Odilon REDON | The sleep of Caliban [Sommeil de Caliban]

Odilon REDON
France 1840 – 1916

The sleep of Caliban
[Sommeil de Caliban]
1895-1900
oil on wood
panel 48.3 (h) x 38.5 (w) cm
Musée d'Orsay, Paris , Bequest of Mrs Arï Redon, according to the wishes of her husband, the artist’s son 1982
© RMN (Musée d'Orsay) / Christian Jean

In Odilon Redon’s painting The Sleep of Caliban a strange creature sleeps perched against the trunk of a massive, ancient tree. Three faces float above the figure and seem to be connected to it in some way. A colourful landscape with a carpet of flowers forms the setting for this mysterious narrative.

Caliban is an alien being who exists somewhere between human and animal form in William Shakespeare’s The Tempest. In a series of earlier drawings of Caliban, Redon depicted the character as a sombre, pixie-like creature perched in the fork of a tree, looking pensively out at the viewer. In this painting, a richly coloured surface creates a dream-like landscape and a feeling of otherworldliness.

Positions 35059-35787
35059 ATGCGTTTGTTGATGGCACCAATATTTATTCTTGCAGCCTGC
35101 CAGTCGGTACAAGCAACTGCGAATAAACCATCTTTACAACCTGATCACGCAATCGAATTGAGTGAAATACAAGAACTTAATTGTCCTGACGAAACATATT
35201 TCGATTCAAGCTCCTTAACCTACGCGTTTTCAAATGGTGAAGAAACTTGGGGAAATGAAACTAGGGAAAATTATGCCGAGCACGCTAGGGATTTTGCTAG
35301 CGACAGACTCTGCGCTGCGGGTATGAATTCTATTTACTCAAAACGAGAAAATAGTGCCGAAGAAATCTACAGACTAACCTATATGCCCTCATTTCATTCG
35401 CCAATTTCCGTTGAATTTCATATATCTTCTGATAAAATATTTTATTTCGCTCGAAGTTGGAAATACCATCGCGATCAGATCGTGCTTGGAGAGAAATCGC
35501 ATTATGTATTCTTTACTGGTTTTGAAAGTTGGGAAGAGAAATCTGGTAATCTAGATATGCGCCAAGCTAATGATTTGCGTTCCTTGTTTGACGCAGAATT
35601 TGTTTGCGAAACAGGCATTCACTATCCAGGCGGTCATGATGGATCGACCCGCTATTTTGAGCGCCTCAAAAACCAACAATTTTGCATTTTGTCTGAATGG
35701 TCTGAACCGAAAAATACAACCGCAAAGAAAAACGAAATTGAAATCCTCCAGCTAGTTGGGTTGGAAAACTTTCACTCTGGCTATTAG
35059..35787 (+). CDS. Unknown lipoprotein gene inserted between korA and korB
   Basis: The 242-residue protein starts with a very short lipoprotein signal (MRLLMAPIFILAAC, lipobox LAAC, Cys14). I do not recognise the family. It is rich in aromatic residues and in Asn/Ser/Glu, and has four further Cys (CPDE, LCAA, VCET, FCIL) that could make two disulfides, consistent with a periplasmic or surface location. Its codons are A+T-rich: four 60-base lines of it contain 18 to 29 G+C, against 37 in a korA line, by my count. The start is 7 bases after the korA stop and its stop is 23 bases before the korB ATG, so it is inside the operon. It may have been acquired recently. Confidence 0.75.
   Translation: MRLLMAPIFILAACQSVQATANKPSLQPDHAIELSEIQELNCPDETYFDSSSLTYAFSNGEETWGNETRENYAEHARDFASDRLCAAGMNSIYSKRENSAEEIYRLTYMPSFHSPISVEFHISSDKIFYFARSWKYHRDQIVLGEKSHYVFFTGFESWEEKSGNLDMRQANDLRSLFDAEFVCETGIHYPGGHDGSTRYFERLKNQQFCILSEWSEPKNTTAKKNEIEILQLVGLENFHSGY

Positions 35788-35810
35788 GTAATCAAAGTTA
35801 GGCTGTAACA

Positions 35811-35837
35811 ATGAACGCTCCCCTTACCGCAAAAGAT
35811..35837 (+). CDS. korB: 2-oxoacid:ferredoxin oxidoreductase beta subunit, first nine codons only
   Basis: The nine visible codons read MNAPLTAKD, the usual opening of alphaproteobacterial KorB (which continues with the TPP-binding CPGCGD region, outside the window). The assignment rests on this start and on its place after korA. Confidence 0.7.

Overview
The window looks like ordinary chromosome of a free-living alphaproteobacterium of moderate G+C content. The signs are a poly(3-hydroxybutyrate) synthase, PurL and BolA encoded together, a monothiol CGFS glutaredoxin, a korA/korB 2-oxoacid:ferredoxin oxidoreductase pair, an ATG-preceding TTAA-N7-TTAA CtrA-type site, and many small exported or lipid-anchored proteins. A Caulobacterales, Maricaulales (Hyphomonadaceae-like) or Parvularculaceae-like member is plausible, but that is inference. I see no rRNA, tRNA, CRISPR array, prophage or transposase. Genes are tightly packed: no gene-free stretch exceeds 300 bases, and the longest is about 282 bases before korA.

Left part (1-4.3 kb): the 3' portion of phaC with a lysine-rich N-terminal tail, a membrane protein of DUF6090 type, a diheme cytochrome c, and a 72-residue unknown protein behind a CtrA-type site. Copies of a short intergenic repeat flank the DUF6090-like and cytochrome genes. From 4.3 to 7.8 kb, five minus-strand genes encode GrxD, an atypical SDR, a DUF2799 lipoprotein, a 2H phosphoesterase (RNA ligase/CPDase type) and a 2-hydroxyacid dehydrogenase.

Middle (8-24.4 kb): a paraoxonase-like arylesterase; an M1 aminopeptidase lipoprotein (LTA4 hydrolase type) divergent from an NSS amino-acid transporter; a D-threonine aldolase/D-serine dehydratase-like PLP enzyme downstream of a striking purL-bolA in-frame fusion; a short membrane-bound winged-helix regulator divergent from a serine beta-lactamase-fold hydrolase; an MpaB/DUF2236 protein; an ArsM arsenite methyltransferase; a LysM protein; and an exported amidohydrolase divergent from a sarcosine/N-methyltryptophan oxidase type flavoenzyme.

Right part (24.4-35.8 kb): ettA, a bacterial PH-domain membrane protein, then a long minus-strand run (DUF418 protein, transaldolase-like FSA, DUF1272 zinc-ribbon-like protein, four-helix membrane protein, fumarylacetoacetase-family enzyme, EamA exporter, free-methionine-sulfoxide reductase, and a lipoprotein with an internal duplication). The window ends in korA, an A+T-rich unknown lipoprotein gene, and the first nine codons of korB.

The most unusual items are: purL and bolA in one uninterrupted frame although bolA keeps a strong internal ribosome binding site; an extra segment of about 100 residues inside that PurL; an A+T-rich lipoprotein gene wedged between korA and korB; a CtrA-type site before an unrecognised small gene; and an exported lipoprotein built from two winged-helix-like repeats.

Redon was inspired by the natural world as well as literature and mythology. The Tempest takes place on an island with the banished sorcerer Prospero as the main protagonist. Caliban and another local inhabitant, Ariel are central figures in the story. The floating heads in this painting may represent Ariel and other spirits on the island. Notice how two of the faces look towards Caliban and the third head with closed eyes is surrounded by a golden halo.

Redon’s combination of muted and glowing colour where under colours show through creates a feeling of drifting between reality and dreams. His approach was a great inspiration to the Post-Impressionists and in particular, the Nabis group.

Text © National Gallery of Australia, Canberra 2009
From audio tour Masterpieces from Paris: Van Gogh, Cézanne, Gauguin and beyond Post-Impressionism from the Musée d'Orsay